Gamburg speculates that the show may, in fact, reflect a women's movement in Russia. One of the actresses sums up the new feminism with a story about grandmothers today. Before, grandmothers always helped our mothers care for the children. Today, they prefer to work as paid nannies for others. "Isn't that the beginning of feminism?" she asks Gamburg. "No, it's capitalism," Gamburg says with a laugh.
Whatever it is, women have more choices than ever before. Zhenya, the PR executive, decides to leave her alcoholic boyfriend for a new job in Kiev. Unlike the characters in Balzac's Age, she believes she will be happier on her own.
But many women, like the kabob maker, Vera, take their cues from the show. "I know many Russian women have an enormous potential inside themselves," she tells Gamburg. "Even in the show, there's a scene about how to become a successful woman." According to Vera, before the show, women were never taught these things. "It will be women who will change Russia," she tells Gamburg proudly. "Everything depends on women."
To watch the documentary visit: http://www.pbs.org/frontlineworld/stories/russia602/video_index.html
I think that this new women's movement in Russia is great. Women are finally realizing they don't need to have a husband and they can have their own goals and aspirations to live up to. I find it entertaining that this movement correlates with a popular t.v show in America, that was at one time extremely controversial. I found it astonishing that several of the husband simply could not deal with the success that their wives were having and rather than celebrating the success they up and left. However I do realize that this will happen because women having a significant role in Russia is new and the acceptance of this will come with time.
Sasha Spesivtsev was raised in an abusive home where his father tortured the entire family. Sasha was institutionalized after he murdered his girlfriend. Later, he shared an apartment with his mother. One day a plumber, responding to a neighbors call, forced his way into Sasha's home after a pipe breakage and found the apartment covered in blood and with, lets say, surprises throughout. Authorities found Sasha's diary detailing the killing of 19 girls, for which he was sentenced to death.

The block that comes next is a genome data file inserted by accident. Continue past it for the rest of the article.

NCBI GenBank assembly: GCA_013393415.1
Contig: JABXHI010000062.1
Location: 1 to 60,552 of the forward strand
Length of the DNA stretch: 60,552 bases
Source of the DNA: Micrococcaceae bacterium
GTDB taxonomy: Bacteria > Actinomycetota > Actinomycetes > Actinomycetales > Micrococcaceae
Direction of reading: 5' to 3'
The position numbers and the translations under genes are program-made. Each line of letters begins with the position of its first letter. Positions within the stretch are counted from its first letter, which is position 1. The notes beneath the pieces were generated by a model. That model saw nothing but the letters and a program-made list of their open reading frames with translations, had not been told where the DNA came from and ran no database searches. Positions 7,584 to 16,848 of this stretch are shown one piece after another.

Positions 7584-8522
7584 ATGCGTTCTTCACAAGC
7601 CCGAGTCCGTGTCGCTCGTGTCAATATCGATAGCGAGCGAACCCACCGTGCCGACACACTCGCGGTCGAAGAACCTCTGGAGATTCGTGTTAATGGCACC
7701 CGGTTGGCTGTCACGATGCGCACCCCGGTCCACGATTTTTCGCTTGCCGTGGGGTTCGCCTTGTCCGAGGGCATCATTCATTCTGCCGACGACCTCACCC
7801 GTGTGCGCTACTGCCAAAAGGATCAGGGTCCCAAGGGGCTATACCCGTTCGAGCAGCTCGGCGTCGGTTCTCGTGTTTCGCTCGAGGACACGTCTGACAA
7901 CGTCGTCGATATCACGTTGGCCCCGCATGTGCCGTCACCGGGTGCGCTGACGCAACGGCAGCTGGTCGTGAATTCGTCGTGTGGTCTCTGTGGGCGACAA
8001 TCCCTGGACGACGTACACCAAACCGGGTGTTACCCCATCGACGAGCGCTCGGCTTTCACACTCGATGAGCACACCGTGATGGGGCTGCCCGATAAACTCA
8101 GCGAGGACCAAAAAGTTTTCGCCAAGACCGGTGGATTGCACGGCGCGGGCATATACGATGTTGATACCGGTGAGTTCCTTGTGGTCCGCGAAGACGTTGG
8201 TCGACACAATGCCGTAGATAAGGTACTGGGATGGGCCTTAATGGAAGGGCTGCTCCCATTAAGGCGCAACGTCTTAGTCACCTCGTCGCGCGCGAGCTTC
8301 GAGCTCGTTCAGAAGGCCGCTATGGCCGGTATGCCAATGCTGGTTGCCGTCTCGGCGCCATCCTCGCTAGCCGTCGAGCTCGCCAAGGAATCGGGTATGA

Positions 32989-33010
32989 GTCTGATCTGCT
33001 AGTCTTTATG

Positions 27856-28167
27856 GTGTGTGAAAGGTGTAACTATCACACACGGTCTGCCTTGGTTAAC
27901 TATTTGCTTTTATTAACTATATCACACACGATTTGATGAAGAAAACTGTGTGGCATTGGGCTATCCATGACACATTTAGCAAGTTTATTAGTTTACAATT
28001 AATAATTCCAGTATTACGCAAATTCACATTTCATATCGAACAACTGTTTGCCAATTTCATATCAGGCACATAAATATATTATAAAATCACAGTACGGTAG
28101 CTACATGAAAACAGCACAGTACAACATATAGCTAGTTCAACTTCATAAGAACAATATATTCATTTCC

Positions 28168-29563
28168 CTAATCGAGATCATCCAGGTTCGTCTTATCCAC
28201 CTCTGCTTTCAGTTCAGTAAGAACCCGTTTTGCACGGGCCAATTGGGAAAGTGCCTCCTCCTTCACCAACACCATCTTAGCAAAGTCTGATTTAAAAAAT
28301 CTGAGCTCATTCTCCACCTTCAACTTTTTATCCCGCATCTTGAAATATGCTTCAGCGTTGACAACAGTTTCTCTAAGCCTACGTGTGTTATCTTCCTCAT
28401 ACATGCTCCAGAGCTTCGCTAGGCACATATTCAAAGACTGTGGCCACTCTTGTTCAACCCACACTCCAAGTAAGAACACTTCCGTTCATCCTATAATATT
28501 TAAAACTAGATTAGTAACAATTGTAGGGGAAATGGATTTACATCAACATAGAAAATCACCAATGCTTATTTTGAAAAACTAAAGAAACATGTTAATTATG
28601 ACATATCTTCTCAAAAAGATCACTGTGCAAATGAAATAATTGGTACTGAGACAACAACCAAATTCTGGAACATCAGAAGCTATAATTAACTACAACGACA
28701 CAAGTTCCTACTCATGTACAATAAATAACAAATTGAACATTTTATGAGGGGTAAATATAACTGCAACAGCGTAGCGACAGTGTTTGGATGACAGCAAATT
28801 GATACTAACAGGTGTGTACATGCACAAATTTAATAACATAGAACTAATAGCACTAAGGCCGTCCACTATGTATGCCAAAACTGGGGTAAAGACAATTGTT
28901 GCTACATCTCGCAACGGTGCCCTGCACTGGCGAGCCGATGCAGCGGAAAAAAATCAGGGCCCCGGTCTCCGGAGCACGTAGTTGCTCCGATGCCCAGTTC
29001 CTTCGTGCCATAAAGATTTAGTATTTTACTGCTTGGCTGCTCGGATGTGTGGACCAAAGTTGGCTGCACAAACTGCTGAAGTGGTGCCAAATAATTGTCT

Andrei Chikatilo, known as the Red Ripper, also lived in a traumatic household. He would often wet the bed, for which his mother would beat and humiliate him. He would approach runaways and vagrants and bring them into the forest, where he would commit his crimes. He was arrested at a train station, but released when he produced a false negative from blood tests. He would go on to kill a total of 52 women and children before being arrested and confessing. He too, was executed.
Alexander Pichushkin, known as the Chessboard Killer, was thought to be in competition with Andrei, which some speculate was the motivation for his actions. He said that he wanted to kill 64 people, equal to the number of squares on a chessboard. When captured though, he claimed that he wouldn't have stopped at 64, he would have continued killing until he was stopped. He was arrested in 2006 and charged with 48 counts of murder, but he told a Russian court to add another 11 counts to that. It took the judge an entire hour to read his sentence, life in prison with the first 15 years to be spent in solitary confinement.
Finally, there's the one female in the group, though she is no less sick than the rest. Darya's crimes occurred long before the others, in the 1700s. Darya inherited her late husband's estate at age 26, which allowed her to do as she pleased to the serfs working there. Darya was well connected in the royal court, so any complaints of the deaths and torture of serfs taking place at her estate were often ignored or even punished. Eventually, relatives fo those killed started a petition and the empress arrested Darya. Darya was held for 6 years while an investigation took place, after which she was found guilty of having tortured and killed 138 female serfs. The death penalty was outlawed at that time, so she had to settle for life locked in the basement of a convent.
Sunday, November 18, 2007
The origin of Russian roulette is depicted in several legends, most concerning Russian soldiers or prisoners of war. However, there is no real evidence, and some say that it may have been a literary creation.
The first account of Russian roulette is in "Russian Roulette," a short story from 1937 by Georges Surdez. The following is a passage from that story:
"'Feldheim . . . did you ever hear of Russian Roulette?' When I said I had not, he told me all about it. When he was with the Russian army in Rumania, around 1917, and things were cracking up, so that their officers felt that they were not only losing prestige, money, family, and country, but were being also dishonored before their colleagues of the Allied armies, some officer would suddenly pull out his revolver, anywhere, at the table, in a cafe, at a gathering of friends, remove a cartridge from the cylinder, spin the cylinder, snap it back in place, put it to his head, and pull the trigger. There were five chances to one that the hammer would set off a live cartridge and blow his brains all over the place. Sometimes it happened, sometimes not."